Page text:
Dr. Herbert Heitmann, executive vice president of external communications for Royal Dutch Shell, discusses how development needs to utilize technology to effect greater results.
Today, one in eight people on the planet are undernourished.780 million people around the world lack access to clean water – that’s more than 2.5 times the population of the United States, and our current energy consumption rate of 13 trillion thermal watts, is straining the environment and depleting our energy resources. In a world of 7 billion, our resource scarcity has already reached unprecedented levels.
The mPowering Action Mobile Recording Studio where performing artists will be able to record musical content for mPowering Action. Photo credit: Jessica Jennings
By 2025 the world population will surpass 8 billion, and we are projected to reach 9 billion by 2050. The possibility that our growing population soon might face even more significant challenges on every day resources — food to nourish, water to drink and energy to sustain industry — is simply not acceptable.
As global citizens, we must think about how individual actions can help preserve our world today and for future generations. We have long relied on traditional aid and development models, which have provided valuable assistance in the past but can be challenging when facing the demands of an ever-modernizing world. Many programs lack a comprehensive approach to providing aid and end up falling short in their implementation.
In a technologically dependent world, where nearly three quarters of the world has access to a cell phone, the global development community must follow this trend by turning to more technologically-driven platforms for development aid. Mobile technology can help everyone not only forge global relationships and break down barriers, but it also gives people around the world a voice to address the issues that affect their lives on a daily basis and empower people to broadcast it.
But, in a world where news and information can be delivered in 140 characters or less, how do you break through and incentivize people to engage in these types of global change programs? People may have the technological resources to create and foster change, but they’ve never had the incentives to take these ideas and turn them into actionable solutions on pressing development issues – until now.
In February, we helped launch mPowering Action — the first-ever mobile platform that provides information and resources to people under 25 in every corner of the world through the palm of their hands, their TVs and their computers, utilizing the power of free exclusive content by some of the biggest Grammy award winning names in music as incentives for engagement.
Musicians Justin Timberlake and Timbaland join mPowering Action, a global mobile youth movement at Grammy Week launch, featuring performances by Timbaland and Avicii at The Conga Room at L.A. Live on February 8, 2013 in Los Angeles, California. Photo credit: Jason Merritt/Getty Images.
For the first time in history, mobile technology and the universal power of music will help facilitate change to young people and their communities, in an easily accessible and measurable way. Youth who download the app and take action by voicing their concerns about the biggest resource challenges facing their communities and their lives. For instance, a 14-year-old girl in India will be able to listen to exclusive content by one of her favorite artists while finding out where she can obtain a cookstove to provide clean cooking solutions to her family. Similarly, after downloading a song, a 16-year-old boy in Brazil will be able to access information about job training seminars in his local community, and the 11-year-old AIDS victim in Nigeria will be able to know where a HIV/AIDS clinic is located in his region.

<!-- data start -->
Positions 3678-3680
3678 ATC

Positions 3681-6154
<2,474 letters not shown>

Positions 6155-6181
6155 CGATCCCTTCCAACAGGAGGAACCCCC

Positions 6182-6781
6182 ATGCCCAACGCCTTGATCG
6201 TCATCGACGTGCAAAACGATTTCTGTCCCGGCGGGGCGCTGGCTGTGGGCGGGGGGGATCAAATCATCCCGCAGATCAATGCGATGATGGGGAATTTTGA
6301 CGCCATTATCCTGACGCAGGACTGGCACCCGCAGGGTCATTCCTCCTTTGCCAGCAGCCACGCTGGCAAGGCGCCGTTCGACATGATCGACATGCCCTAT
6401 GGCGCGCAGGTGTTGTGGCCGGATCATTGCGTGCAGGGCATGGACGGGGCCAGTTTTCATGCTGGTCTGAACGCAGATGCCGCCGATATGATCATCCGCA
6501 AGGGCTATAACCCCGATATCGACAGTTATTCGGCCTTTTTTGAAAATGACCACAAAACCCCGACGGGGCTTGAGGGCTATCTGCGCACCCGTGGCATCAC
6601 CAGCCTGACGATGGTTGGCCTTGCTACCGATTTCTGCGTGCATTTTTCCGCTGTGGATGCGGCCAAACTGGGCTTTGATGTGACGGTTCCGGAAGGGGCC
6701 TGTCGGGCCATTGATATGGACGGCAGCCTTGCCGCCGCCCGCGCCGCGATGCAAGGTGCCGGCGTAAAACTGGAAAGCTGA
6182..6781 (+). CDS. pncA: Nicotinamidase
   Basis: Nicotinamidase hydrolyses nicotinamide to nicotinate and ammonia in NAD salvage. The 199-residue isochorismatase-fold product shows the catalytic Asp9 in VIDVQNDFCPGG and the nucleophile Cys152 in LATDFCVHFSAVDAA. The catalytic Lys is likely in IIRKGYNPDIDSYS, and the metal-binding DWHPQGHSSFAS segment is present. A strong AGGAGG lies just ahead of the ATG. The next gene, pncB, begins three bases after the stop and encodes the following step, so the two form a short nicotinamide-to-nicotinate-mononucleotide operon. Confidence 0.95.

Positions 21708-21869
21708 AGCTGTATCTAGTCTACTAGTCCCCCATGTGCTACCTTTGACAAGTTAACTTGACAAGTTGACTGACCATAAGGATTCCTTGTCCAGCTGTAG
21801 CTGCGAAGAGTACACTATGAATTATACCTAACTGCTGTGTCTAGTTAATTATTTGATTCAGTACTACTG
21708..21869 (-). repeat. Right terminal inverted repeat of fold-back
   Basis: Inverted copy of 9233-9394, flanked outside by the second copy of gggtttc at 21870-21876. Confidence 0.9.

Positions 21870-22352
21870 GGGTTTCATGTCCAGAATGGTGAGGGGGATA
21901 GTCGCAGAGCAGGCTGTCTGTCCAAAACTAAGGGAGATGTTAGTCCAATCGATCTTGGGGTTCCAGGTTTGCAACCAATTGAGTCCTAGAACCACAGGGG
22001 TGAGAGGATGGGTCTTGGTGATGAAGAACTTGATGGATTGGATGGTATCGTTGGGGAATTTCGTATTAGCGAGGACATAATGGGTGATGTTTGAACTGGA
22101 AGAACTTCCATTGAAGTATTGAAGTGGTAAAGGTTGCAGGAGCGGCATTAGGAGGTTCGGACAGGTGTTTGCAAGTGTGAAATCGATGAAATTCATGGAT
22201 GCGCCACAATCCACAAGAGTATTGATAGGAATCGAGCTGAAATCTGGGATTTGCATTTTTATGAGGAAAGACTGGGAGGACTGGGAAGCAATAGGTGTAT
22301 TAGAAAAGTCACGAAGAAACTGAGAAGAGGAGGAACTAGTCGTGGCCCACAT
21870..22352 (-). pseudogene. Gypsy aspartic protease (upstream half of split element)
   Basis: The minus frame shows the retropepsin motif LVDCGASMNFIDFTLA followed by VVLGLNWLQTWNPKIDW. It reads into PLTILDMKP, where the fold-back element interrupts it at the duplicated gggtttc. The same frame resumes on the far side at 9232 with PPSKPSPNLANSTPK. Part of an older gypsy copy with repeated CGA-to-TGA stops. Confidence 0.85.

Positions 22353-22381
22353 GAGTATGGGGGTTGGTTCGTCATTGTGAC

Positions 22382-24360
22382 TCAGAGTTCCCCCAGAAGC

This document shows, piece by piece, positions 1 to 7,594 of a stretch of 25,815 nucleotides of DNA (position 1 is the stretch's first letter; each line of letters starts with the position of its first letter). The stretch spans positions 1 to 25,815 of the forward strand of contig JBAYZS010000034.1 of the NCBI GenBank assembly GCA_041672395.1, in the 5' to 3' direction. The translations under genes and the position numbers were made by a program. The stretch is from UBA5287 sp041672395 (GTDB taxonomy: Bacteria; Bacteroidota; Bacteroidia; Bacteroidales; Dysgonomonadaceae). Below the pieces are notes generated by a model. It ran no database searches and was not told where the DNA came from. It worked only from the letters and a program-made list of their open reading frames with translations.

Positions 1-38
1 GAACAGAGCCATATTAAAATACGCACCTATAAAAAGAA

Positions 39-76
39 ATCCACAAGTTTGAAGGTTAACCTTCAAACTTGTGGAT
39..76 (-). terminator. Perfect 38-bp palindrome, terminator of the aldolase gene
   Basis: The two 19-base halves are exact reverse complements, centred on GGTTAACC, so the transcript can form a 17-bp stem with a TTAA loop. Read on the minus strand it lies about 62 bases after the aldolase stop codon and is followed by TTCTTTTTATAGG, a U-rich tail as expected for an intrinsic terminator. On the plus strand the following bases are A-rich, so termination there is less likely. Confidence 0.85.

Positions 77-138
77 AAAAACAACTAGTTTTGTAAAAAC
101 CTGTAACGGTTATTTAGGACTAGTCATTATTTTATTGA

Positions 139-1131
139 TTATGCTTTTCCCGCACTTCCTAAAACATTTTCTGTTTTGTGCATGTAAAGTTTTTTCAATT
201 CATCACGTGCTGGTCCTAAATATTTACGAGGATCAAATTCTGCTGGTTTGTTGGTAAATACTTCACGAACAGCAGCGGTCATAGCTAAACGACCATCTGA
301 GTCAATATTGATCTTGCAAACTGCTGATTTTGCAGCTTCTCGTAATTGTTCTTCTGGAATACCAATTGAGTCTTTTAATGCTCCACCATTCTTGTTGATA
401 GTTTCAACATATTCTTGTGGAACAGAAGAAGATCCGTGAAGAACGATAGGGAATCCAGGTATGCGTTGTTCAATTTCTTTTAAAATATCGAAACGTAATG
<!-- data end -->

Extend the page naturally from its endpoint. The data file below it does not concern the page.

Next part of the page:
Through engaging with the app and voicing the issues that matter most to them, users will be informing partners where they live, the issues that matter most to their lives and whether they actually use the information and resources provided to them. So often in development, money is spent but full global impact is difficult to measure; however, the mPowering Action platform will allow end-users to voice exactly what they need. For us at Shell, we are excited by the ability to collect data to better inform us of the impacts of our socially responsible programs, such as the Clean Cookstove Alliance, and our global resource contributions.
Representatives from Shell, the entertainment industry and the United Nations Foundation celebrate mPowering Action at a Grammy-week launch party; Dr. Herbert Heitmann (Center) displays a Cookstove from the Clean Cookstove Alliance. Photo credit: Jason Merritt/Getty Images for Tribal Brands
A population of 7 billion and growing represents an opportunity for 7 billion people to come together to innovate and take actions toward improving the environment, education, healthcare and society as a whole. In a technology-driven society that moves at an ever-quickening pace, we must embrace change to help address key development challenges and support technology platforms like mPowering Action that influence and incentivize development on a global scale in the palm of our hands. As a global community, it is our responsibility to work together to help pave a better path for future generations.